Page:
FCC To Look Into Legality Of Unlocking Cellphones, May Not Be Able To Do Anything

I often get confused for FCC Chair Genachowski.

I often get confused for FCC Chair Genachowski.

Back in January, a new rule changed kicked in that makes it illegal for a consumer to unlock a cellphone purchased after Jan. 25, 2013, without getting the permission of their wireless carrier. Now the Federal Communications Commission is going to look into the matter, but isn’t sure if it can actually do anything.

See, even though it would seem that something like unlocking cellphones would, in a sensible world, come under the umbrella of the FCC, we don’t live in a sensible world. Thus, this rule change is actually an edict from the Librarian of Congress, who has the authority to interpret the meanings and intentions of the Digital Millennium Copyright Act.

Utterly ignoring pleas by Consumers Union and other advocacy groups that unfettered unlocking of cellphones was good for consumers and competition, the Librarian decided to listen to lobbyists for the wireless industry who claim that carriers have “liberal, publicly available unlocking policies” and that unlocked phones are “freely available from third party providers—many at low prices.”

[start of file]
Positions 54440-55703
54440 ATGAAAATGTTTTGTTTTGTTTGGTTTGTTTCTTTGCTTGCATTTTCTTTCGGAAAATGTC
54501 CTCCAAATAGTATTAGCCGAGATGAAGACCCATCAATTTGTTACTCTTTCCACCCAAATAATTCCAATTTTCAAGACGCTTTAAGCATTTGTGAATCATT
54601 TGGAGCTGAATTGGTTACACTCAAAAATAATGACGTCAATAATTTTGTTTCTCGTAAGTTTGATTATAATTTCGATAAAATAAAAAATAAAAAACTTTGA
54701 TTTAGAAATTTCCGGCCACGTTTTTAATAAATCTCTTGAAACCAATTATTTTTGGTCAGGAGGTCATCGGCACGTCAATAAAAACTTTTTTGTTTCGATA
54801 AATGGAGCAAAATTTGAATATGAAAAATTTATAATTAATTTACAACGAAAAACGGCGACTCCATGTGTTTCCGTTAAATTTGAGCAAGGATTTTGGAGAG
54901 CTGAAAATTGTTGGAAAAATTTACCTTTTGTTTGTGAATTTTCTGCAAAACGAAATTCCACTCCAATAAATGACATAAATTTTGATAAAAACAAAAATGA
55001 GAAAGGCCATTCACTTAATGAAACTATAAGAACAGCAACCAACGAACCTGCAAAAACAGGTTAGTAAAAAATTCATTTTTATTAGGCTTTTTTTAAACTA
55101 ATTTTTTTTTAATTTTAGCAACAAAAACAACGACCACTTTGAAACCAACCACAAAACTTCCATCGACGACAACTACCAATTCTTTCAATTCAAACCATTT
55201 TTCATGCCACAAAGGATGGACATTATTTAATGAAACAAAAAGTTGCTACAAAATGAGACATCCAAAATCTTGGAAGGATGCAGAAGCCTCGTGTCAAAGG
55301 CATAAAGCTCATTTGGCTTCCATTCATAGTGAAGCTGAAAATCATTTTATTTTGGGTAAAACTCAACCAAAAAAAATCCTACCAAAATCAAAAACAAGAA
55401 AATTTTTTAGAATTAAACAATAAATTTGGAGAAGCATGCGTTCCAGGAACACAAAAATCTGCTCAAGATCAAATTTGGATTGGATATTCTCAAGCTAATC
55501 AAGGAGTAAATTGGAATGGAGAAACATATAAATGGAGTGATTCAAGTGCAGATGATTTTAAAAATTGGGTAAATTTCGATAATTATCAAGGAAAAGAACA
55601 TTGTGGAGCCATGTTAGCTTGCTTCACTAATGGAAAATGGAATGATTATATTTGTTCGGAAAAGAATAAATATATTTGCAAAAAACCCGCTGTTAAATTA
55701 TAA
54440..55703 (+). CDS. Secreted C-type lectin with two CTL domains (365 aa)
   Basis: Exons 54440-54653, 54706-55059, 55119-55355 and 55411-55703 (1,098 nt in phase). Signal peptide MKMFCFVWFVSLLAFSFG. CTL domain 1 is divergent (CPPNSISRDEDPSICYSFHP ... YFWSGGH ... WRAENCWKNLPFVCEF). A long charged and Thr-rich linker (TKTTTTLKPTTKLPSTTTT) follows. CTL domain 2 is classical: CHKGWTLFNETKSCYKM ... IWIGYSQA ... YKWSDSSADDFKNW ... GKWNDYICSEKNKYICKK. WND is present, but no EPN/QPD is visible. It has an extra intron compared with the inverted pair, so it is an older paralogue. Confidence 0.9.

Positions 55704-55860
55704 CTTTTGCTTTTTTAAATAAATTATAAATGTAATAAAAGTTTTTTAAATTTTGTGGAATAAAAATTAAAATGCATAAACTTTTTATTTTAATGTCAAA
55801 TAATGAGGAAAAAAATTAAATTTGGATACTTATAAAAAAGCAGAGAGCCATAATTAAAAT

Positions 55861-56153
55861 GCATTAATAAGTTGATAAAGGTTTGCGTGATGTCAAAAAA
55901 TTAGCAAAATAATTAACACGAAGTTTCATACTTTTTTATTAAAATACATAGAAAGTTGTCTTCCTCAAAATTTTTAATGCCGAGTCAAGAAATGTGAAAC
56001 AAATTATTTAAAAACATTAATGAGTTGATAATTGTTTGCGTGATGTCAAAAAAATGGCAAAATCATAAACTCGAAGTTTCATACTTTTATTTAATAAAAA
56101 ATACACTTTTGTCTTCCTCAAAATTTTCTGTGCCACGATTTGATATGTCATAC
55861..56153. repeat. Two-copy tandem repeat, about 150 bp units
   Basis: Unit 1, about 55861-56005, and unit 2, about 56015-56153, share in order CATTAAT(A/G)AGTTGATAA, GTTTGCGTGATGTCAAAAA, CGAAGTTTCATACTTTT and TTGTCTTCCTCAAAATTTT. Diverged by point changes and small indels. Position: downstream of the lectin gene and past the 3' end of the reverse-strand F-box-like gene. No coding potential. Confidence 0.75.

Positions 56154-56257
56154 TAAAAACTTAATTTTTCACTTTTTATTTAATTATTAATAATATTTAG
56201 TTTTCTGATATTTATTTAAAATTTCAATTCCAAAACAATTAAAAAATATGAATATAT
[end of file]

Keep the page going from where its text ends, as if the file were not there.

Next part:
The Librarian also cited a 2010 ruling in which it was determined that purchasers of software do not actually own the programs, but instead are merely licensing it as per the terms of the End User License Agreement.

Speaking to TechCrunch yesterday, FCC Chair Julius Genachowski said that this “ban raises competition concerns; it raises innovation concerns.”

The chairman said he isn’t sure what authority he has in this matter, but did say, “It’s something that we will look at at the FCC to see if we can and should enable consumers to use unlocked phones.”

The petition on the White House website did manage to get its required 100,000 signatures in time for the Feb. 23 deadline, meaning the Obama administration should be issuing some sort of response.

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